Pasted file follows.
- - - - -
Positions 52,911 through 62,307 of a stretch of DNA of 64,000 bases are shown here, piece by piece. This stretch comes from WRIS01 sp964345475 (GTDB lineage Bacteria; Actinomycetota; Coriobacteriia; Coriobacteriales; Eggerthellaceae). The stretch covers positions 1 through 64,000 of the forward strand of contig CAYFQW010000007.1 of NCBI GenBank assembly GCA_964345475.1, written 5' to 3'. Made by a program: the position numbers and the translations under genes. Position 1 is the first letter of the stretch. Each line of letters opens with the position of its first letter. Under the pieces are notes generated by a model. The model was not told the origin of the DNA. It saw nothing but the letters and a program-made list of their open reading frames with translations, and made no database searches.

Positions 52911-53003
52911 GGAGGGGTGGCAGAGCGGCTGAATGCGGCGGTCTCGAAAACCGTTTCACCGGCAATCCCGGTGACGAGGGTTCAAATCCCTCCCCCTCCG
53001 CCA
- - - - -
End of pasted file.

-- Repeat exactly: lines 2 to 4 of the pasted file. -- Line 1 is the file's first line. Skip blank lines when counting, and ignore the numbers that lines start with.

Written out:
Positions 52911-53003
52911 GGAGGGGTGGCAGAGCGGCTGAATGCGGCGGTCTCGAAAACCGTTTCACCGGCAATCCCGGTGACGAGGGTTCAAATCCCTCCCCCTCCG
53001 CCA